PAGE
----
Jim Gant still fumes about the stinking pile of garbage that stayed on the street in front of his West Hollywood home for two weeks last month.
"You can live with something like that for two or three extra days, but two weeks?" asked Gant, who persuaded the city to haul it away after the private company responsible for his garbage collection failed to do so.
Across town, Gary Wolper offers another version of West Hollywood's all-too-familiar garbage blues.
"For two years, I've had (garbage) trucks clanging up the alley behind my house at 4, 5 and 6 in the morning, jarring me awake five days a week," he said. "A lot of times, it sounds like they're gonna come straight through the wall."
City officials have heard it before.
And while residents complain that there are too many garbage trucks trundling along West Hollywood's streets and alleys, contributing to traffic snarls and generating noise at all hours, officials say it isn't without reason.
In a city of just 1.9 square miles, at least 22 companies have a piece of the waste-disposal business, often leap-frogging each other on the same block.
"And those are just the legal ones," said City Manager Paul Brotzman, who estimates another half-dozen "pirate" companies--most of them single-truck operators--also do business there.
The system, which officials acknowledge is a confused mess, is a remnant of the more loosely regulated days before West Hollywood became a city in 1984, when it was still an unincorporated part of Los Angeles County.
Although the County Board of Supervisors last month voted to dissolve the arrangement that gives the county jurisdiction over the haulers and award West Hollywood control over its own refuse, city officials caution that it may take a while to improve the system.
State law requires that haulers with legal permits who have been doing business in the city for at least three years be given up to five years to phase out their operations.
'Badly Needed Order'
"The (five-year) notifications went out last week," Public Works Director Chuck Bergson said.
The city plans to continue using private haulers, but with permits regulated by the city.
"What we want to do is introduce some badly needed order into the system," he said. "You can't do that when you've got a zillion garbage companies doing business in an area this small, and you don't have any control over what they're doing."
Last week, the City Council approved a tough new ordinance governing garbage collection to take effect when the arrangement with the county expires on June 30.
Citing the proliferation of trash collectors as having created noise, traffic problems and chaos, the ordinance sets out strict rules as to how and how often trash may be picked up.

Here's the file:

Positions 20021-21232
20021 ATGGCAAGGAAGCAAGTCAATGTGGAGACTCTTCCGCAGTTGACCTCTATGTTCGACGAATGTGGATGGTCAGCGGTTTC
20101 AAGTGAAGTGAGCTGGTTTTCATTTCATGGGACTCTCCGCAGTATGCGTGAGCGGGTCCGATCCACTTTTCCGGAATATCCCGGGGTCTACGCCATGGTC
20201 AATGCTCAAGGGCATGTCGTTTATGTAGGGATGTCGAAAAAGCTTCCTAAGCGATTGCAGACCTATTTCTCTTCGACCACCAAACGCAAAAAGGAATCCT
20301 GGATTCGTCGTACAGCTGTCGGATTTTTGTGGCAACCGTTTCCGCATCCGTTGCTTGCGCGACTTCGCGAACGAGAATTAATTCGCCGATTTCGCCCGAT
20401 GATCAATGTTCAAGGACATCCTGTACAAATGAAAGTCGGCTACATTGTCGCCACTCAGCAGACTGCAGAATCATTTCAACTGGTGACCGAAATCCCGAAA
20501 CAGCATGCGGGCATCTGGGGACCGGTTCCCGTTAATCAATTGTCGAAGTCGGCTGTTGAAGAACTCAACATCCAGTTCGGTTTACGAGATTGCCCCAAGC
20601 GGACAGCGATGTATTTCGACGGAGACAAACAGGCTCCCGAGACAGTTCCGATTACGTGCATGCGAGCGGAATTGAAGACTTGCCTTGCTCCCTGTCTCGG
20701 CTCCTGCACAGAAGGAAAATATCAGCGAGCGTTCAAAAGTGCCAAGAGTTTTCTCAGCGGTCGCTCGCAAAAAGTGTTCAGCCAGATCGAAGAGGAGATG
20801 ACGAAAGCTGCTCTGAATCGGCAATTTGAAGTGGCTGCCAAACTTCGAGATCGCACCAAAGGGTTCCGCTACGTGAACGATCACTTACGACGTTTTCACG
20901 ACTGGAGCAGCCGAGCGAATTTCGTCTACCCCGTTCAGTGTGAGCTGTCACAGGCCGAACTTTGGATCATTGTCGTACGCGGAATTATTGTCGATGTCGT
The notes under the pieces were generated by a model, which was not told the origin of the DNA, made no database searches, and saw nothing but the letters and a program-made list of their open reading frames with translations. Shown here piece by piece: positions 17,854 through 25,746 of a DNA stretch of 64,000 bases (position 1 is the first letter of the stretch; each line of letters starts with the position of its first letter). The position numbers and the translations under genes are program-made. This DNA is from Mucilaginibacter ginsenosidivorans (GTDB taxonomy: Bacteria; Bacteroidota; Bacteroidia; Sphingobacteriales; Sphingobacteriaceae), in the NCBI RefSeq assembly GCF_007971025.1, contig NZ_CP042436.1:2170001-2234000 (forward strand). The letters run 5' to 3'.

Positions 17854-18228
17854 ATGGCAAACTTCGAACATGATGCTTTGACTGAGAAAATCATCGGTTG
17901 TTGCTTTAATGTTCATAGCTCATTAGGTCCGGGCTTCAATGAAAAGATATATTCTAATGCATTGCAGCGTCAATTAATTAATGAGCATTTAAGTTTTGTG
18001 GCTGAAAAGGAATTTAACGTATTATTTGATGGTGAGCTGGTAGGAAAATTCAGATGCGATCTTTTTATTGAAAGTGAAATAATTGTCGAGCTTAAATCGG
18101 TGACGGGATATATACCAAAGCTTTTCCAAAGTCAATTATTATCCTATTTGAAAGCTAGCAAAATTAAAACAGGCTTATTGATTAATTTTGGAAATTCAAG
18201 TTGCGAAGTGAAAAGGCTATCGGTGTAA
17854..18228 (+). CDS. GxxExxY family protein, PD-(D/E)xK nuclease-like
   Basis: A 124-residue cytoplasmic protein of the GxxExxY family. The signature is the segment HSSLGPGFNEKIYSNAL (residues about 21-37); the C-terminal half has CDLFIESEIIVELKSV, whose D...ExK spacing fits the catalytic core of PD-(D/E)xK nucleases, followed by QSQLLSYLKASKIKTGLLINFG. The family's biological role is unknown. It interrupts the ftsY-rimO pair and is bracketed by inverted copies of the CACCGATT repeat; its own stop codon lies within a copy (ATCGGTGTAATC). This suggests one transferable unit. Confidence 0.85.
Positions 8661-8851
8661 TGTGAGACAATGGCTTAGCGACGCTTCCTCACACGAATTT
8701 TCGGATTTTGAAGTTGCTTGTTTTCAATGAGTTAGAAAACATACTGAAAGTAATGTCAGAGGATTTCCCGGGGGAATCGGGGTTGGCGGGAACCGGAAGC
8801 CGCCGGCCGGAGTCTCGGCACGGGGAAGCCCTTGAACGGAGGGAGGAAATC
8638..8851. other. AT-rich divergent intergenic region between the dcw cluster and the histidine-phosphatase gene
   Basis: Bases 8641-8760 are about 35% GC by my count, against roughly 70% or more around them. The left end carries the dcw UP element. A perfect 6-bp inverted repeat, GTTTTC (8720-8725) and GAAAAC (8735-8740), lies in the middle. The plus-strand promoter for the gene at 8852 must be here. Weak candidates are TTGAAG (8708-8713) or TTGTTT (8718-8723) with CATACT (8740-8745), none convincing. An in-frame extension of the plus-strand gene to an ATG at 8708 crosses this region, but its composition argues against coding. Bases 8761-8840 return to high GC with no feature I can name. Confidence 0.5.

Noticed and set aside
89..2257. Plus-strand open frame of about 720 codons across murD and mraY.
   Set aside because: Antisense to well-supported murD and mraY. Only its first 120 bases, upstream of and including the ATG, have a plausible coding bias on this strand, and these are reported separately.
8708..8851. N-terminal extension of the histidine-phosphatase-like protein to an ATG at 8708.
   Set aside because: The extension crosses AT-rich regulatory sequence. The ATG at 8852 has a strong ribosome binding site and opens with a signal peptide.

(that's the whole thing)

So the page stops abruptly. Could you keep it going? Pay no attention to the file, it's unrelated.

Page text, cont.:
It requires haulers to maintain an office accessible by phone six days a week, and to keep careful logs of all complaints, which city officials think will reduce problems, such as those experienced by Gant.
The ordinance also requires that garbage trucks be equipped with a broom and shovel at all times to clean up spills and outlaws the use of vehicles more than 4 years old unless specifically exempted.
Under the county arrangement, a single company is under contract to pick up trash from residential customers using garbage containers of 45 gallons or less. But there are no restrictions on the number of independent companies permitted to haul garbage placed in commercial bins.
The system left landlords and businesses responsible for arranging their own garbage pickups with whichever company they chose. Meanwhile, landlords' taxes continue to help pay for the service provided to residential customers using the smaller containers. That cost is passed on to apartment dwellers, who have, in effect, helped to pay for a service they do not use.
Annual Service Fee
Once it assumes control, the city plans to impose an annual service fee on property owners to pay for collection and disposal, with the amount to be decided by the City Council.
County officials, who say the existing policy was intended to foster competition, insist that the policy has worked well in unincorporated areas. But city officials say it has resulted in chaos in densely populated West Hollywood, where apartment buildings and businesses predominate.
As it is, city officials have no inkling as to when and where the independent haulers are operating on a given day.
Although a noise ordinance makes it illegal for haulers to pick up garbage between 10 p.m. and 7 a.m., the law is often ignored. With companies not required to account for their daily schedules, officials say enforcement is next to impossible.
"All we get are the complaints," Bergson said. "And many times, the residents don't even know who their hauler is. If (the haulers) come too early, or leave trash in the street, it leaves us to do a lot of detective work. That's what we hope is going to change."